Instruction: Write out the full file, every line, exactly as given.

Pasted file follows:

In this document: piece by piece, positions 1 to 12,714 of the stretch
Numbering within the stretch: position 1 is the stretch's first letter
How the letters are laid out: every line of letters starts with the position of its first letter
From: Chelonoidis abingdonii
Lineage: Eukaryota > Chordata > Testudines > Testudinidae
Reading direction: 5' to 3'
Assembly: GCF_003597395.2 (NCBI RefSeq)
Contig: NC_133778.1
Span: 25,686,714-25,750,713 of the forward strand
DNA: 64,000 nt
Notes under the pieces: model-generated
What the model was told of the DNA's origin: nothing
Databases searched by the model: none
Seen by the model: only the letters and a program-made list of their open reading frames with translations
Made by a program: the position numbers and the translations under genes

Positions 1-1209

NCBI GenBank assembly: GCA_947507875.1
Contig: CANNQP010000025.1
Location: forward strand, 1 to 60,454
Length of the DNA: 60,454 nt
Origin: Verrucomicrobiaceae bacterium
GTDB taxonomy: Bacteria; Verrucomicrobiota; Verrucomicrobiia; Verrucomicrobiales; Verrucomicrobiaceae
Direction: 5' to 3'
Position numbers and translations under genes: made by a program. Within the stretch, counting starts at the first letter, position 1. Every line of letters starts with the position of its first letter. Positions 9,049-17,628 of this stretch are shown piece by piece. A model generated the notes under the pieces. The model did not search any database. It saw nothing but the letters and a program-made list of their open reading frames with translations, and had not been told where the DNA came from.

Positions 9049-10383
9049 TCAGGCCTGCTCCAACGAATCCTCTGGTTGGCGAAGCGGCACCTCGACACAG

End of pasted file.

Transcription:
In this document: piece by piece, positions 1 to 12,714 of the stretch
Numbering within the stretch: position 1 is the stretch's first letter
How the letters are laid out: every line of letters starts with the position of its first letter
From: Chelonoidis abingdonii
Lineage: Eukaryota > Chordata > Testudines > Testudinidae
Reading direction: 5' to 3'
Assembly: GCF_003597395.2 (NCBI RefSeq)
Contig: NC_133778.1
Span: 25,686,714-25,750,713 of the forward strand
DNA: 64,000 nt
Notes under the pieces: model-generated
What the model was told of the DNA's origin: nothing
Databases searched by the model: none
Seen by the model: only the letters and a program-made list of their open reading frames with translations
Made by a program: the position numbers and the translations under genes

Positions 1-1209

NCBI GenBank assembly: GCA_947507875.1
Contig: CANNQP010000025.1
Location: forward strand, 1 to 60,454
Length of the DNA: 60,454 nt
Origin: Verrucomicrobiaceae bacterium
GTDB taxonomy: Bacteria; Verrucomicrobiota; Verrucomicrobiia; Verrucomicrobiales; Verrucomicrobiaceae
Direction: 5' to 3'
Position numbers and translations under genes: made by a program. Within the stretch, counting starts at the first letter, position 1. Every line of letters starts with the position of its first letter. Positions 9,049-17,628 of this stretch are shown piece by piece. A model generated the notes under the pieces. The model did not search any database. It saw nothing but the letters and a program-made list of their open reading frames with translations, and had not been told where the DNA came from.

Positions 9049-10383
9049 TCAGGCCTGCTCCAACGAATCCTCTGGTTGGCGAAGCGGCACCTCGACACAG